Ever since I can remember I can recall hearing people say, "I'm going to travel the world to find myself." Or something similar to that. And for a very long time, I believed that whole-heartedly. That if I could only get out of where I had always been, I would finally be able to figure out who I am. I said it to my friends. I said it to my family. Hell, I think I said it to more than one innocent grocery shopper at North Scott Foods. But more importantly, I said it to myself. Repeatedly.
But what I have begun to discover over the last four months is this: a new place doesn't change who you are, a new scene doesn't make you a better (or worse) person, and a new zip code doesn't guarantee a new identity. If anything, I think these last few months have reminded me of the person I have been all along. I still truly hate waking up in the morning. Korea has not changed that particular personality trait of mine. I still require more than a couple drinks to gather up the courage to karaoke. I still find time to go to the movie theater alone (Sunday afternoons seem to work out the best). I still listen to truly terrible pop music when I am by myself, no matter how much I deny deny deny it to my friends. I still sing out loud to myself at work. I am still terribly anti-social for at least three waking hours of everyday (What can I say? I really enjoy being alone). I still have the wackiest of dreams. A few nights ago, I had a "litter of puppies" Dream #2. If you don't know, please don't ask.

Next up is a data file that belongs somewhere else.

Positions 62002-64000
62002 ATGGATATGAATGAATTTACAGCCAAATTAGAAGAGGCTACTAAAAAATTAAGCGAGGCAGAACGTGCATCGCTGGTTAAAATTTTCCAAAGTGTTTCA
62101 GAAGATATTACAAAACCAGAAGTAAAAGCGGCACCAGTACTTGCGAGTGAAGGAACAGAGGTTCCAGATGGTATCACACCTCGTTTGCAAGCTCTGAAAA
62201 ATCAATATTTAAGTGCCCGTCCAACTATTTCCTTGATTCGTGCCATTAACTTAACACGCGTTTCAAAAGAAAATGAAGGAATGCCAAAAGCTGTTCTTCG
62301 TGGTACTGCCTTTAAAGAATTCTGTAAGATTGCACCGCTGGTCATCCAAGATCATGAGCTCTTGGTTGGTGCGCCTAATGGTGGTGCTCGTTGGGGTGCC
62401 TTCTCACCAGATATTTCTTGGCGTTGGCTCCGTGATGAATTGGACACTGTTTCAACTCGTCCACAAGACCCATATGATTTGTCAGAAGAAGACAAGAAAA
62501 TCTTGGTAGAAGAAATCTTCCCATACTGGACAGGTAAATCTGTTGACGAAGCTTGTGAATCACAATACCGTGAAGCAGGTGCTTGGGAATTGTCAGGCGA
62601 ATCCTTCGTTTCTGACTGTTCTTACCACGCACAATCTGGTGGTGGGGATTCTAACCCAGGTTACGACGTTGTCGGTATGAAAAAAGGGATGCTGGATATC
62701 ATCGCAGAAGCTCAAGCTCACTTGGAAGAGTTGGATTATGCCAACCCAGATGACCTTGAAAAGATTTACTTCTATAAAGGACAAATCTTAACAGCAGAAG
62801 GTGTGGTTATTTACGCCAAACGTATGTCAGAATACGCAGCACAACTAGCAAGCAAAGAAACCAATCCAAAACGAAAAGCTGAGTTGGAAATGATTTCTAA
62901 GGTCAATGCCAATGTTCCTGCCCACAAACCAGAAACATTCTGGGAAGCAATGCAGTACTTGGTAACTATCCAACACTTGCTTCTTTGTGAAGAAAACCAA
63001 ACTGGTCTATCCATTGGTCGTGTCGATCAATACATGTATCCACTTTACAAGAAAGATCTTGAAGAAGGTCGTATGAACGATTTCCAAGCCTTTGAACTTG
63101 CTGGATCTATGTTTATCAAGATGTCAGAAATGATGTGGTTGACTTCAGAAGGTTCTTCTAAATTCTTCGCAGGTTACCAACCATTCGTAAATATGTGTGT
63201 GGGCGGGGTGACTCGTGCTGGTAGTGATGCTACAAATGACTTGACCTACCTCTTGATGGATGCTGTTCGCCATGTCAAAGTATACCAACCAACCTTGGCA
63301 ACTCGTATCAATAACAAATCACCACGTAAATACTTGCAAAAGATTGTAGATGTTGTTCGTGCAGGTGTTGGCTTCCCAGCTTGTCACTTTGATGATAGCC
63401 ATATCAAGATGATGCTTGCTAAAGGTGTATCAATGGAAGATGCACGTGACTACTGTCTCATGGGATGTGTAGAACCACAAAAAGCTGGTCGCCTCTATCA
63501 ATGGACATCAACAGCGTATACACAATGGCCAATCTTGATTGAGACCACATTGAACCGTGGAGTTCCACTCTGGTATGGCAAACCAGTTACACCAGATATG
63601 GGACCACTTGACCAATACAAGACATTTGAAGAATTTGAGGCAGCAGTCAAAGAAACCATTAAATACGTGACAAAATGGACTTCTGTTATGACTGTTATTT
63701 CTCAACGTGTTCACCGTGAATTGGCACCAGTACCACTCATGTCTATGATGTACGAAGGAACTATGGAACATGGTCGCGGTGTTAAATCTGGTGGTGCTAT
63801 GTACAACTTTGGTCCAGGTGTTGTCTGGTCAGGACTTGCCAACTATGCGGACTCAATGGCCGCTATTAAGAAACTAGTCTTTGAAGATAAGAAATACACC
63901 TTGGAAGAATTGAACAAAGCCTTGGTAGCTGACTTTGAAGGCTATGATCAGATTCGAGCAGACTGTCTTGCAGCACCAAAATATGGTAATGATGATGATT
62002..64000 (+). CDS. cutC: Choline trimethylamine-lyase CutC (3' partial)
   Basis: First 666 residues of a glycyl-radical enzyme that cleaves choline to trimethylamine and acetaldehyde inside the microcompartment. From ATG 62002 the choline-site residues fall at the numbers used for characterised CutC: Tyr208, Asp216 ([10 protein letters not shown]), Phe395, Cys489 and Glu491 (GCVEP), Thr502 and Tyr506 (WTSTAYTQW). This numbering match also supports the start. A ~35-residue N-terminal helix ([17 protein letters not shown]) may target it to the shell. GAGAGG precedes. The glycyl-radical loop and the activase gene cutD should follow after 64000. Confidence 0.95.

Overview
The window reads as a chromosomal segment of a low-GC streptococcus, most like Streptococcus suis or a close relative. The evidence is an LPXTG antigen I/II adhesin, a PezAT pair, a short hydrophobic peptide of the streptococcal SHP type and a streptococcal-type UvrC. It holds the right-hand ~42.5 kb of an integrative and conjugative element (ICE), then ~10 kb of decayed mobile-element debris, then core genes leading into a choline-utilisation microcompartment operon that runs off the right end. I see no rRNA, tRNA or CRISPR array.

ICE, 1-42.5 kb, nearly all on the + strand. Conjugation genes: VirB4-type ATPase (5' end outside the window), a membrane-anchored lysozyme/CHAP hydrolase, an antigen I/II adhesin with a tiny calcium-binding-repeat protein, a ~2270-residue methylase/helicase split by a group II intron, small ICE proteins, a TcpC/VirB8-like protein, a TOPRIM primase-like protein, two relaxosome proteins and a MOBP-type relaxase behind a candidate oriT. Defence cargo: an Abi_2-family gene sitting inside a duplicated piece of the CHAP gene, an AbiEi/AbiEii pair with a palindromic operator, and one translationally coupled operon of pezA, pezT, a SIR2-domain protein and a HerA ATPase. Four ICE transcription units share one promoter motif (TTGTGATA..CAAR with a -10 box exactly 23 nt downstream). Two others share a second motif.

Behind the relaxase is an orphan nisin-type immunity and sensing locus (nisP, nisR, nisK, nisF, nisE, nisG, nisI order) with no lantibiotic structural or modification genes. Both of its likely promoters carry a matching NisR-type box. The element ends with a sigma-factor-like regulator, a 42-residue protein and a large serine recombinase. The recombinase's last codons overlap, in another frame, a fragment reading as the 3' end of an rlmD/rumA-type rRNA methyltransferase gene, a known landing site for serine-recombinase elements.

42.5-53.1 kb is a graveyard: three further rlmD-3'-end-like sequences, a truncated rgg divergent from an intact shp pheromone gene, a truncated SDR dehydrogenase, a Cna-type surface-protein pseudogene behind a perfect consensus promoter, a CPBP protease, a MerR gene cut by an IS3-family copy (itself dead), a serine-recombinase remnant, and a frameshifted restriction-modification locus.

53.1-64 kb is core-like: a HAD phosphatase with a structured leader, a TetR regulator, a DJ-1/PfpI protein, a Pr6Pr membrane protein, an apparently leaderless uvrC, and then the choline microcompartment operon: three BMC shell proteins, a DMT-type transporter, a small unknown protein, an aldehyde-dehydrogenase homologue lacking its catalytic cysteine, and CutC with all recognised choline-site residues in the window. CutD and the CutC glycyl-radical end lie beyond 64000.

It wasn't that long ago that I really believed traveling to a new place could change me, fix me, reinvent me, or simply start me up. And in several ways, perhaps it already has. But to me, the word "change" implies a move or evolution from one thing to the next, and I don't think that suits me currently. Instead, I look to the word growth. Remember Eric from "True Blood"? He was a bad vampire who temporarily lost his memory, during which time he became a very very good vampire. When he got his memory back, he said he wasn't the old version of himself or the new version. He was simply more. My time here so far has been just that: an opportunity for me to be more than I was at home.
So I would like to revise the statement of "Travel to find yourself" to "Travel to REMIND yourself." I come from a beautiful place filled with beautiful people, all of whom I can credit as building blocks in the person I have become. I didn't come to South Korea to escape from any of them and in many ways, I've brought them with me. In a way, I guess maybe I have found myself. I found my old-self. I'd lost her in a haze of post-collegiate, recession-era dust. Once I found her, I introduced her to this Korean-living-Caitlin and we've been having the best two-person party ever.
"We travel not to escape life, but for life not to escape us."